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Tick-pathogen ensembles: Do molecular interactions lead ecological innovation?

AuthorsCabezas-Cruz, Alejandro; Estrada-Peña, Agustín; Rego, Ryan O. M.; Fuente, José de la
Issue Date13-Mar-2017
PublisherFrontiers Media
CitationFrontiers in Cellular and Infection Microbiology 7: 74 (2017)
AbstractTicks are arthropods distributed worldwide that constitute the most important vectors of diseases to animals, and second to mosquitoes regarding pathogens of public health importance. Ticks are remarkably plastic and can colonize diverse ecological niches of the planet, from tropics to polar areas (de la Fuente et al., 2008). In the last decade, the reports of tick-borne pathogens have increased sharply, motivating vigorous research programs that addressed major questions on the epidemiology of tick-borne diseases, vector-host-pathogen interactions, tick ecology, and tick genomics. Notably, the first tick genome was released this year (Gulia-Nuss et al., 2016), opening new possibilities to explore tick-host-pathogen interactions (de la Fuente et al., 2016a). In contrast, the evolutionary and ecological implications of tick-pathogen associations have received comparatively less attention. Herein, we hypothesized that tick-pathogen associations evolved to form “intimate epigenetic relationships” similar to those described for Theileria spp. and its vertebrate host (Cheeseman and Weitzman, 2015) in which the pathogen induces transcriptional reprogramming in infected ticks. This will ultimately favor pathogen propagation, but will also select for the most suitable ecological adaptations in the tick vector. These phenotypic and genetic changes may have the potential to be transmitted to the next generation of ticks. As a result, the ecological associations between tick, vertebrates, and pathogens would evolve to maximize pathogen circulation in these communities (Estrada-Peña et al., 2015, 2016).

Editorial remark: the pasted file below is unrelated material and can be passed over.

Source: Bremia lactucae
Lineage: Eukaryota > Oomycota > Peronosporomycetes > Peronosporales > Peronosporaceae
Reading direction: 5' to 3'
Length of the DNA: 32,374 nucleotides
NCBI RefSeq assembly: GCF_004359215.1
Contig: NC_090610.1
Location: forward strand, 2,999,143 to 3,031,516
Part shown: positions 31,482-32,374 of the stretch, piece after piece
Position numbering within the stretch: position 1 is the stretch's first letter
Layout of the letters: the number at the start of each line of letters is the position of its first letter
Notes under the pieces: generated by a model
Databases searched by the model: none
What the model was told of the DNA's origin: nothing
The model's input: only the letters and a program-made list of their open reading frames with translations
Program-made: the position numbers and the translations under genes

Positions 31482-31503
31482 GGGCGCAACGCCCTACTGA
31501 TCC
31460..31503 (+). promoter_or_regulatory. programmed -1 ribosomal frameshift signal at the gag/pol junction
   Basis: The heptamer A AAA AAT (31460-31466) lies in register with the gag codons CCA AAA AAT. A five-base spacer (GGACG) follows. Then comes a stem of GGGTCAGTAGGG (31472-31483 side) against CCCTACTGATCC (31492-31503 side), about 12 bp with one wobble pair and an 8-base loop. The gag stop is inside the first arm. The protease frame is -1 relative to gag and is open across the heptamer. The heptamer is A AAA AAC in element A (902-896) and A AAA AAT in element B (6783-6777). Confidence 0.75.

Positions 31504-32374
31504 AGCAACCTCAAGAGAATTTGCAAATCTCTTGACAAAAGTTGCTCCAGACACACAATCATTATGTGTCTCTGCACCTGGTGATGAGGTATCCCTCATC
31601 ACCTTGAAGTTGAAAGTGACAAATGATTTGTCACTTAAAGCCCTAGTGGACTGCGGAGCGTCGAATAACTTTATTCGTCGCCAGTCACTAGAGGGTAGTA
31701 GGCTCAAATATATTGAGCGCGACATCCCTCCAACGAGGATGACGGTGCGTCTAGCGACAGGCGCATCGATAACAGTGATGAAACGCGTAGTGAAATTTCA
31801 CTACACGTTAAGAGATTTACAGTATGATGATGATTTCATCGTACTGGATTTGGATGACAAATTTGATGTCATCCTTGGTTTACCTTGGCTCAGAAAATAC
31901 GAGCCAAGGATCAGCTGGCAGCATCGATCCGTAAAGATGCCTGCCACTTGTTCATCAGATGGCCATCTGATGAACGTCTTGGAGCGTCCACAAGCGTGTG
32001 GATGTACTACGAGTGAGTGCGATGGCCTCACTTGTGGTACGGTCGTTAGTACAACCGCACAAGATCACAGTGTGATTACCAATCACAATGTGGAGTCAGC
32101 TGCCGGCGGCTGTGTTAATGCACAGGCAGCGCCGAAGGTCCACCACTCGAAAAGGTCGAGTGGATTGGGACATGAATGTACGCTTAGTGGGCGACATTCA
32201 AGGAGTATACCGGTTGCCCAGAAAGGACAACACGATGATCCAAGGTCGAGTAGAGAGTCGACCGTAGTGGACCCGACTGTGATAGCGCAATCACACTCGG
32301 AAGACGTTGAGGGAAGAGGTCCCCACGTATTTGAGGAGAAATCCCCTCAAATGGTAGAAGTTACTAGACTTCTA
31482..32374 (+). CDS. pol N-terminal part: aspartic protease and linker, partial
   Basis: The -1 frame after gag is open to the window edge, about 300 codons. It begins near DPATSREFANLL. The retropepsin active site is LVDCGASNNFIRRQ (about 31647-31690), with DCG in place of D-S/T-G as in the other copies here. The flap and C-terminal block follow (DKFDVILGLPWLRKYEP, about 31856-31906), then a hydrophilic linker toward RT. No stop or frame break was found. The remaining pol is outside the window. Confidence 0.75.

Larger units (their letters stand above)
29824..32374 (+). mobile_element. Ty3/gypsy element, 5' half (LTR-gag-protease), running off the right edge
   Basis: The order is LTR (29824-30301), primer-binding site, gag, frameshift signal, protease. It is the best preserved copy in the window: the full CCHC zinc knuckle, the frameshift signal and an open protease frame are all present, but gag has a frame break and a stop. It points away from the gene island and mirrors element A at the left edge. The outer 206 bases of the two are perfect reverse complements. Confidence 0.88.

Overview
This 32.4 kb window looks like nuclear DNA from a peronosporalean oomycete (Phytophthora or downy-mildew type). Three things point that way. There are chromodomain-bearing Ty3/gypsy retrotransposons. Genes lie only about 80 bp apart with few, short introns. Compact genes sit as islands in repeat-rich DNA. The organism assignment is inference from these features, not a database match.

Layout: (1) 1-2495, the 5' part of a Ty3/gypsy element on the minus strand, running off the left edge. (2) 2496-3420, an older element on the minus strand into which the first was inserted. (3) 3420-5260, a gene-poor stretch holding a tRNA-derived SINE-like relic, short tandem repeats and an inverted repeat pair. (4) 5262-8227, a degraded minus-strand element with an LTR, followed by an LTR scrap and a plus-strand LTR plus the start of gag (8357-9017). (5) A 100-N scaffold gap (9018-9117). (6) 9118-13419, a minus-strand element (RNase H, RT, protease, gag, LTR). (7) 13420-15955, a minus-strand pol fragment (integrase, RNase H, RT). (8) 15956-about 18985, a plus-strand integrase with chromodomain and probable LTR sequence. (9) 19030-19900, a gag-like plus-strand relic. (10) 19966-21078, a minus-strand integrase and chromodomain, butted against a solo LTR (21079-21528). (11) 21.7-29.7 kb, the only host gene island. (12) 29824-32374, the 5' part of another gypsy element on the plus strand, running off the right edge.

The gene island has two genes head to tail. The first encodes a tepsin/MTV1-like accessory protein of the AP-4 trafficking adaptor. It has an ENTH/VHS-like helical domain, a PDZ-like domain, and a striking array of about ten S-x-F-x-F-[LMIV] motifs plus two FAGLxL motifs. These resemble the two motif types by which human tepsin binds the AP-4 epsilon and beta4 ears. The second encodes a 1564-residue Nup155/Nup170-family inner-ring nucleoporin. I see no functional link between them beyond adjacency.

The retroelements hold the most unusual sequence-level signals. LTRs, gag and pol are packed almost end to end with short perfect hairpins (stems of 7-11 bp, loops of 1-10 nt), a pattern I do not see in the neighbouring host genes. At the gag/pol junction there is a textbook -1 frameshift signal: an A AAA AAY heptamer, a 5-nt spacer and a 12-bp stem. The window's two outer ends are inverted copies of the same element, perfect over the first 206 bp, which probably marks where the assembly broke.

Publisher version (URL)http://dx.doi.org/10.3389/fcimb.2017.00074
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